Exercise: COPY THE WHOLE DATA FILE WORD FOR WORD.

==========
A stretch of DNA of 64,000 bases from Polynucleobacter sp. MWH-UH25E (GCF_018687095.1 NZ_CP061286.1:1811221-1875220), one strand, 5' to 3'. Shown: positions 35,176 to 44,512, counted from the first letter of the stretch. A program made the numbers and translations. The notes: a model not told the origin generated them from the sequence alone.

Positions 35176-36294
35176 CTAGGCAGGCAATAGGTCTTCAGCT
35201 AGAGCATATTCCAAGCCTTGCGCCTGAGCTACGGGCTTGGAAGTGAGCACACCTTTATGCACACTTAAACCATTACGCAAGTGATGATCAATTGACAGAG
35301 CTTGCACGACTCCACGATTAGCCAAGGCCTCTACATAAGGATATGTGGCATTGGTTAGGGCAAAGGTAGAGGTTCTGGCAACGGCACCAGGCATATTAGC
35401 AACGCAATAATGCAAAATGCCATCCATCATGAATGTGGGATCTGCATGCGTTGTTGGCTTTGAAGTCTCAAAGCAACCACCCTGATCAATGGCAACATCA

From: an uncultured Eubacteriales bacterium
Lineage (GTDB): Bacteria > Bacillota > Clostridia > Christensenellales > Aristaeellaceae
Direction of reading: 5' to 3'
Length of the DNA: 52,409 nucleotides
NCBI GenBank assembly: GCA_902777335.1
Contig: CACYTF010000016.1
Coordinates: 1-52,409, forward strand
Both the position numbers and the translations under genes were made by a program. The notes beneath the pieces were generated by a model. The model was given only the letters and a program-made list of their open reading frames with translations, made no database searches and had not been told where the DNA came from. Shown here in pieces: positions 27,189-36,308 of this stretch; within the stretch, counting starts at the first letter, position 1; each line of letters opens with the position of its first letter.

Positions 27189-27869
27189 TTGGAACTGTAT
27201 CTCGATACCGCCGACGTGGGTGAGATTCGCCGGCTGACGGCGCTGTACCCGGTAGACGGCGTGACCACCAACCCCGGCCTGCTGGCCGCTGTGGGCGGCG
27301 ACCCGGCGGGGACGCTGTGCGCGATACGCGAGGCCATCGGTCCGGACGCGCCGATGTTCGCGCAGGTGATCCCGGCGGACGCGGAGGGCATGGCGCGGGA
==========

A stretch of DNA of 64,000 bases from Polynucleobacter sp. MWH-UH25E (GCF_018687095.1 NZ_CP061286.1:1811221-1875220), one strand, 5' to 3'. Shown: positions 35,176 to 44,512, counted from the first letter of the stretch. A program made the numbers and translations. The notes: a model not told the origin generated them from the sequence alone.

Positions 35176-36294
35176 CTAGGCAGGCAATAGGTCTTCAGCT
35201 AGAGCATATTCCAAGCCTTGCGCCTGAGCTACGGGCTTGGAAGTGAGCACACCTTTATGCACACTTAAACCATTACGCAAGTGATGATCAATTGACAGAG
35301 CTTGCACGACTCCACGATTAGCCAAGGCCTCTACATAAGGATATGTGGCATTGGTTAGGGCAAAGGTAGAGGTTCTGGCAACGGCACCAGGCATATTAGC
35401 AACGCAATAATGCAAAATGCCATCCATCATGAATGTGGGATCTGCATGCGTTGTTGGCTTTGAAGTCTCAAAGCAACCACCCTGATCAATGGCAACATCA

From: an uncultured Eubacteriales bacterium
Lineage (GTDB): Bacteria > Bacillota > Clostridia > Christensenellales > Aristaeellaceae
Direction of reading: 5' to 3'
Length of the DNA: 52,409 nucleotides
NCBI GenBank assembly: GCA_902777335.1
Contig: CACYTF010000016.1
Coordinates: 1-52,409, forward strand
Both the position numbers and the translations under genes were made by a program. The notes beneath the pieces were generated by a model. The model was given only the letters and a program-made list of their open reading frames with translations, made no database searches and had not been told where the DNA came from. Shown here in pieces: positions 27,189-36,308 of this stretch; within the stretch, counting starts at the first letter, position 1; each line of letters opens with the position of its first letter.

Positions 27189-27869
27189 TTGGAACTGTAT
27201 CTCGATACCGCCGACGTGGGTGAGATTCGCCGGCTGACGGCGCTGTACCCGGTAGACGGCGTGACCACCAACCCCGGCCTGCTGGCCGCTGTGGGCGGCG
27301 ACCCGGCGGGGACGCTGTGCGCGATACGCGAGGCCATCGGTCCGGACGCGCCGATGTTCGCGCAGGTGATCCCGGCGGACGCGGAGGGCATGGCGCGGGA